20 April 2015

Why registering to vote is so important

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With voter registration about to close, Helen Whitehouse, the Daily Mirror’s Voice of a Generation reporter reminds young people why it’s so important to get their names on the electoral register:

Today is the last day you can register to vote: if you aren’t registered, you can’t vote in the impending general election. And not being able to vote means you aren’t casting your ballot for the party which you most believe should win the general election and run the country for the next five years- so you shouldn’t deny yourself that right.

Putting yourself on the electoral register means a few things- it activates your credit history, for one, meaning its easier to apply for things like credit cards. It means you can get picked for jury service, but, as importantly as meaning you are able to vote, it also means that you mark your place out in society to all the major political leaders forming policies and ideas for if they gain leadership of the country. So, at the moment, the vast majority of over 65s are on the electoral register and vote in the general election. Compared to the far lower number of 18-24 year olds registered, and even fewer who turn out to vote. And because they are there, present, a noticeable demographic, they get all the good stuff, whereas young people suffer. It’s easier to let us down when we never show our face, isn’t it?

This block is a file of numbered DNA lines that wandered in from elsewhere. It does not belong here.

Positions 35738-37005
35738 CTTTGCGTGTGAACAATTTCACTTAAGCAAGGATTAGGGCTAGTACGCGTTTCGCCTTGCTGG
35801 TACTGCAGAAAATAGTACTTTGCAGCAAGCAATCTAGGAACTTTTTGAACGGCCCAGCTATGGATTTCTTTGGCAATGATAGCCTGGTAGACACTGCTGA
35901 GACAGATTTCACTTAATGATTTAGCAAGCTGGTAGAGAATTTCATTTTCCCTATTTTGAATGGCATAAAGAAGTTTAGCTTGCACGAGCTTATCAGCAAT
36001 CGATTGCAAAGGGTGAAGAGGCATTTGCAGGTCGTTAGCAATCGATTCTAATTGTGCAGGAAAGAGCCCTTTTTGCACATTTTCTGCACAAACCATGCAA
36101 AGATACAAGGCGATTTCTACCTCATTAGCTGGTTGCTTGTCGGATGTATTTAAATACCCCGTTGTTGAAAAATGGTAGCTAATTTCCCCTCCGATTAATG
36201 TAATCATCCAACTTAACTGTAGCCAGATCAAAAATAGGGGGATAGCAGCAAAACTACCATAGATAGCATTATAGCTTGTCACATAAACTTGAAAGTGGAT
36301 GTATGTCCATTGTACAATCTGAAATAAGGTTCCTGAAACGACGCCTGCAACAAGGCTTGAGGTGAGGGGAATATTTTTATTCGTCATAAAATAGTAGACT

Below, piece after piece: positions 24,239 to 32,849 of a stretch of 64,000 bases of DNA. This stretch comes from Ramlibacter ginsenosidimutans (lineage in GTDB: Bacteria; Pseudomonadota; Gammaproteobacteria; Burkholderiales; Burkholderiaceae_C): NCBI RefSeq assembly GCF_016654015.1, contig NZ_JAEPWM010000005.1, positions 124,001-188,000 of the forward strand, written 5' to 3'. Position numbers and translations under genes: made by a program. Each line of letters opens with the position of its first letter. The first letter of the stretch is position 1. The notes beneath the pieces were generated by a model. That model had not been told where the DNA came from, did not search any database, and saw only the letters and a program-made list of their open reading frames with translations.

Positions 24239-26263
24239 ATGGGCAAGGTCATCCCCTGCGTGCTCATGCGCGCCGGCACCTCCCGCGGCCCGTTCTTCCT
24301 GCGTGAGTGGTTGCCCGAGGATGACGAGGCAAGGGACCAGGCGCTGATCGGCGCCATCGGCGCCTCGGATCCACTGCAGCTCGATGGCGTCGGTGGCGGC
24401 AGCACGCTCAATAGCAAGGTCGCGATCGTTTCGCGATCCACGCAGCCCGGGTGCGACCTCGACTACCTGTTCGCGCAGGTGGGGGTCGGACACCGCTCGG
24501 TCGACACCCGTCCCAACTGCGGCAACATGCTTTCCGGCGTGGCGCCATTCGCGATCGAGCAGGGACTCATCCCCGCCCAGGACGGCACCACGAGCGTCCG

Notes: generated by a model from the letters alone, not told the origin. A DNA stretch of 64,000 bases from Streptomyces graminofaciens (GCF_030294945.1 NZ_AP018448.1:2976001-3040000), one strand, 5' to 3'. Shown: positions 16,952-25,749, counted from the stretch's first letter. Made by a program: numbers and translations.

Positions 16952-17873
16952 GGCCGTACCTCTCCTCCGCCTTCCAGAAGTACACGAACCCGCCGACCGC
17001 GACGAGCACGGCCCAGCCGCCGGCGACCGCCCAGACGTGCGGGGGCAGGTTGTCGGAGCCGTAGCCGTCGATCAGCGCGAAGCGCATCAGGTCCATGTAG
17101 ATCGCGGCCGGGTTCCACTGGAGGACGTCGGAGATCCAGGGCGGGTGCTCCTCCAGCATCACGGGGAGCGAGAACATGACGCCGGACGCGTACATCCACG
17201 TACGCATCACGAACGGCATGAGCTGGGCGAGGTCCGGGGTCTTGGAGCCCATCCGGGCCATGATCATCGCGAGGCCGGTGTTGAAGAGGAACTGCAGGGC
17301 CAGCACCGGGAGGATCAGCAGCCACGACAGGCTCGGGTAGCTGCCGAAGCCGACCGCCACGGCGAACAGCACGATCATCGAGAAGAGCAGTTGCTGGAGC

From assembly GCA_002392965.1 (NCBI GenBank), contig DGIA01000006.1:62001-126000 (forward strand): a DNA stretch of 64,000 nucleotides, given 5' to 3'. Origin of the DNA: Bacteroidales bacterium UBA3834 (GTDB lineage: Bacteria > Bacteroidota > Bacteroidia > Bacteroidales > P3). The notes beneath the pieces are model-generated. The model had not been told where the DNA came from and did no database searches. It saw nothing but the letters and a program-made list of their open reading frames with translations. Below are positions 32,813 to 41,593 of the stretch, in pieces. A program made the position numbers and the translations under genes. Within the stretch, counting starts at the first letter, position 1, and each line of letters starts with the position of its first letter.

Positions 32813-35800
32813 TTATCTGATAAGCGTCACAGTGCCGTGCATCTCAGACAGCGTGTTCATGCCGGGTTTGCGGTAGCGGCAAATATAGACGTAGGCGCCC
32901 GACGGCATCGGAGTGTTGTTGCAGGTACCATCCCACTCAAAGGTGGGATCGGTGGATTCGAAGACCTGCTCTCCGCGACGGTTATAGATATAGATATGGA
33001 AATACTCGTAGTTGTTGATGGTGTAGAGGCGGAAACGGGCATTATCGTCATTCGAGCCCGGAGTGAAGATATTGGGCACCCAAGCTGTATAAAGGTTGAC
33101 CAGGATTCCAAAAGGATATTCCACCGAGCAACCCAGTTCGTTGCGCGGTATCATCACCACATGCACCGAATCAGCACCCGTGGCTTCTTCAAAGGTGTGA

After a rough deal over the past five years, a hike in tuition fees, loss of EMA, what feels like endless crises over housing or employment, it feels like it should be the turn of young people to get the good stuff in the policies. So that’s why, right now if you aren’t registered, go to the gov.uk website and do it. It’s a five minute task, and you have a few hours left to do it in. Completely doable, and completely necessary to get your vote out there this election.

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